below, the SAP component is automatically filled in and this can be used to determine

the responsible service team. SAP component is all very well for knowing one

parameter of the problem, and is indispensible for SAP AGS I’m sure, but it

distinguishes not a problem in the system, functional or development areas, for instance.

 

image

Fig. 3: Screen dialog for support message creation in the satellite system

 

First line support should be the “router” for all messages, the first port of call, where the problem is deciphered

from the description and the context before escalating as necessary. If the problem needs to be escalated,

it can be categorised using the catalogs and codes defined for this purpose. Simply by saving this message

with the appropriate catolog code should then cause determination of the appropriate team responsible.

 

Notice that the search help for the partner function “Support Team” does not have the ability to

interrogate the Organisational Model for the appropriate responsible team, as it is the business partner

that is the required input. The new business partner for the support team to be determined is

calculated only if the entry in the partner function is cleared first before saving.

 

If the message needs to be categorised WITHOUT re-determining the support team (e.g. it is to

remain the responsibility of 1st line support), simply leave the existing entry in the field, and the

support team business partner will not be over-written.

 

So, what are the entries needed in AC 13200137 to realise this process? As an example, the following settings can be made with reference to the

standard org model to determine that:

  1. All messages go to first line support in the first instance, and
  2. When re-categorised, the “complaint code” ME05 goes to the CRM-team, and all other codes to the Basis team.

 

The catalogue used for transaction type SLFN is called I1, and the Code group is MLDDGM1, as in Fig.4:

image

Fig. 4: Catalog configuration

 

In the service desk messaging processing, the selection of catalogue codes  looks like this in Fig. 5.

image

Fig. 5 Catalog code selection

 

 

The settings for a complaint to be sent to the CRM team are as in Fig 6.

image

Fig 6: Container entries for CRM responsibility

 

The settings for other codes to be sent to the Basis team are as in Fig 7.

image

Fig 7: Container entries for Basis responsibility

 

The settings for 1st level support are as in Figure 8. Notice that the priority is set at 02, which is higher than the other two responsibilities, and so will be

considered first. Also the [subject] code group has “EMPTY” as the entry. This will ensure when the  rule is first run and there is no catalogue entry

entered by the user in the satellite system, this responsibility is chosen first.

image

Fig. 8: Container entries for 1st level support responsibility

 

Simulating the rule AC 32000134 shows the results on the left with no entries as would be created in the satellite system, and on the right

with entries after changes made by 1st level support (in this case tested without a catalog code just to highlight the difference).

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6 Comments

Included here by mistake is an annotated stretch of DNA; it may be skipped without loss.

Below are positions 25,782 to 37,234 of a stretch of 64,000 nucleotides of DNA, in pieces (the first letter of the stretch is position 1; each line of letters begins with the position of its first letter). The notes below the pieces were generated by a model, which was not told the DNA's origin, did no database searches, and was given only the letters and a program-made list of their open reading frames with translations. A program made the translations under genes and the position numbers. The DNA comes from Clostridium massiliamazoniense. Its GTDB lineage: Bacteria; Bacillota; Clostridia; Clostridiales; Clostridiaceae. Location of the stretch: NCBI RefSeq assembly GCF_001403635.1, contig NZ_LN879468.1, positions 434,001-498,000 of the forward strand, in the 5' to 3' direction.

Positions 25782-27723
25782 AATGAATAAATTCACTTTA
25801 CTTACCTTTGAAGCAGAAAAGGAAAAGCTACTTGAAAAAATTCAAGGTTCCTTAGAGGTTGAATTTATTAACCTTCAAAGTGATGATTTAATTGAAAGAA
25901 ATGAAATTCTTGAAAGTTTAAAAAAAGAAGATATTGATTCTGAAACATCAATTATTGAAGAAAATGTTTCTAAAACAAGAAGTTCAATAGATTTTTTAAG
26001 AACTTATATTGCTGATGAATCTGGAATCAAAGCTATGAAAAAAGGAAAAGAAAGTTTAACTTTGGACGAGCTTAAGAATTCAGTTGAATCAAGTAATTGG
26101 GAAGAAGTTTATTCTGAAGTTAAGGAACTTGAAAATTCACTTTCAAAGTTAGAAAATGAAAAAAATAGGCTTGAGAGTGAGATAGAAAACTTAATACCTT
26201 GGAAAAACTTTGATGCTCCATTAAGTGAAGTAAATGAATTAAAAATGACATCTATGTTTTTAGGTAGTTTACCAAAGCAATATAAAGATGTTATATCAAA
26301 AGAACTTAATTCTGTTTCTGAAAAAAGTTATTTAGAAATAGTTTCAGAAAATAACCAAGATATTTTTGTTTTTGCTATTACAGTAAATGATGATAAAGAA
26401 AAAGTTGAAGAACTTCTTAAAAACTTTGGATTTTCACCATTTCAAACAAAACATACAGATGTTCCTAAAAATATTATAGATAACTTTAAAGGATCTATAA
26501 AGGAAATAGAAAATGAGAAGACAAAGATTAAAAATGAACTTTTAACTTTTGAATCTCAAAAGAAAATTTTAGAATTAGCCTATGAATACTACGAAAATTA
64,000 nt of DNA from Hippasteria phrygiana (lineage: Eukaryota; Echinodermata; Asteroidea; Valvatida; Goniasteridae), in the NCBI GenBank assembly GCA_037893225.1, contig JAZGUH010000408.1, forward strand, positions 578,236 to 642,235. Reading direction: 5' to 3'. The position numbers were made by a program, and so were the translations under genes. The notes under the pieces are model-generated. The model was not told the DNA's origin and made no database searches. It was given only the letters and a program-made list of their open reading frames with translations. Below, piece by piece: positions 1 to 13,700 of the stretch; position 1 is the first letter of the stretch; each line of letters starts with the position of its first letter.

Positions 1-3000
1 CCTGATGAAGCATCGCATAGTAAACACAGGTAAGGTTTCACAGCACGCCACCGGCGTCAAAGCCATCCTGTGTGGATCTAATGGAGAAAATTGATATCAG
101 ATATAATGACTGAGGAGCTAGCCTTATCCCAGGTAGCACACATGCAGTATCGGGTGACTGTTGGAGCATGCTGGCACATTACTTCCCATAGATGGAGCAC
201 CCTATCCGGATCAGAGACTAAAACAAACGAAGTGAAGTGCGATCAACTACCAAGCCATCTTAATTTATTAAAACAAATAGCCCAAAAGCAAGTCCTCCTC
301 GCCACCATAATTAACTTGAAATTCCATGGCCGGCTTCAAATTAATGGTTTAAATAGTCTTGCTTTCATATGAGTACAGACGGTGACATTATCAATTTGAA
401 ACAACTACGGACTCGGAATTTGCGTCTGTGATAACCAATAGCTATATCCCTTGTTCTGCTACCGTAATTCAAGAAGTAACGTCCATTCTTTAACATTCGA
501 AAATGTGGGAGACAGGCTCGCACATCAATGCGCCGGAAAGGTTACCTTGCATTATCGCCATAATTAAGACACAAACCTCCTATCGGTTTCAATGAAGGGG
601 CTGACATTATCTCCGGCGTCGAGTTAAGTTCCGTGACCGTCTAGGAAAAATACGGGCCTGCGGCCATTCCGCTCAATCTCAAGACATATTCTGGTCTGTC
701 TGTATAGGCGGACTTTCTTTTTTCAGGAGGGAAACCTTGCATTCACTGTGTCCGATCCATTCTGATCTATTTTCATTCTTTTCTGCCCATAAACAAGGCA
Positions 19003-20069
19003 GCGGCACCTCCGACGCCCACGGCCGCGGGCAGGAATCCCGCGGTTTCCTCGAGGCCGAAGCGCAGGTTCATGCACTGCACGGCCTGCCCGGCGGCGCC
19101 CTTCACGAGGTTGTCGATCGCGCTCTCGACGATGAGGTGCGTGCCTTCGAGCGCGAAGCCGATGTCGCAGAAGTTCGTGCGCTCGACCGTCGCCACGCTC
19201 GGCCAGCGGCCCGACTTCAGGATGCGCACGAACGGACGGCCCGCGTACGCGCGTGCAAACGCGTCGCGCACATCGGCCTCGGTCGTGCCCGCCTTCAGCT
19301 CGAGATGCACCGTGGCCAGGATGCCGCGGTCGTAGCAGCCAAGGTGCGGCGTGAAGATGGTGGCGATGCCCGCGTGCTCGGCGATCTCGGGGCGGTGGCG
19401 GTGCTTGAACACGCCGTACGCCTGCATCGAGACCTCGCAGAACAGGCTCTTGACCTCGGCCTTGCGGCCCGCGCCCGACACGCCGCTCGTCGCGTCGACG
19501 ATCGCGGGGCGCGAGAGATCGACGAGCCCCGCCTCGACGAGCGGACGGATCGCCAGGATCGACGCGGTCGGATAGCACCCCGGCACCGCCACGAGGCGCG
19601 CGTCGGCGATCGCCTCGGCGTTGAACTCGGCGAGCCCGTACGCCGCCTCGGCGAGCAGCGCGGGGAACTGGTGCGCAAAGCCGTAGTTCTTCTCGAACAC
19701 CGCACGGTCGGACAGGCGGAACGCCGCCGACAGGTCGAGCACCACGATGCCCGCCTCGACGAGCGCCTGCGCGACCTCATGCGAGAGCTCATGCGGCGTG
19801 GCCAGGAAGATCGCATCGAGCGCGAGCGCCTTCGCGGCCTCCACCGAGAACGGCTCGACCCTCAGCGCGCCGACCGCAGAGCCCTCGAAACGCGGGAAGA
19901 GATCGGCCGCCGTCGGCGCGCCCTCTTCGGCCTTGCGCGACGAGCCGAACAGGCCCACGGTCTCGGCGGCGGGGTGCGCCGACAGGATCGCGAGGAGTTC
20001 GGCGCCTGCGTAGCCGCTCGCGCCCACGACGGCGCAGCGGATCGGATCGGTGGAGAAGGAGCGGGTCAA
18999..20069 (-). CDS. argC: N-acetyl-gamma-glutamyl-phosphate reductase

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  1. Tammy Powlas
    My initial thinking with Service Desk is to not configure the Workflow; there’s too much that the first level support needs to enter back into the service message, especially if it is created in ECC. 

    This is just my opinion (at this time) – subject to change, and the team I work with may disagree with me.

    Tammy

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    1. Philip @Kisloff Post author
      Hi Tammy, thanks for this observation. I hope I understand you correctly (please put me straight if I haven’t).

      Just for clarification, the workflow I think we both mean is not the automated routing of messages, but just the responsibility table in AC13200137. All the messages are intended to be monitored from the CRM_DNO_MONITOR worklist, making use of the “my colleagues/my department” option (although email notification could be added, it’s not suggested here).

      I can’t say what extra burden classifying a message using the catalog would be, I guess that’s for individual support services to decide, and certainly two levels of support are an unncessary indulgence unless one gets to multi-tennacy hosting scenarios with high volumes…

      As I said, thanks for your comments, I appreciate them, and do correct me if I’ve misunderstood your point.

      Phil

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      1. Philip @Kisloff Post author
        I’ve just had another thought. I’m too dogmatic in my wording about the 1st level support being simply a filter to route messages to 2nd level support. There’s no reason why 1st level support can’t be a “fat” layer that deals with >90% of the messages, and escalation to 2nd level is reserved for other issues (e.g. complaints or 3rd party contacts). The noteworthy thing about these settings are that they allow a two-level approach if required.
        (0) 
      2. Tammy Powlas
        I definitely understood you about the routing.  What is interesting to me is that we took a week long class in Service Desk/Charm @ SAP last month and they did not mention what you did in your blog – it is all definitely food for thought.  (your blog is very timely too to our team here at Fairfax Water).

        Many thanks,
        Tammy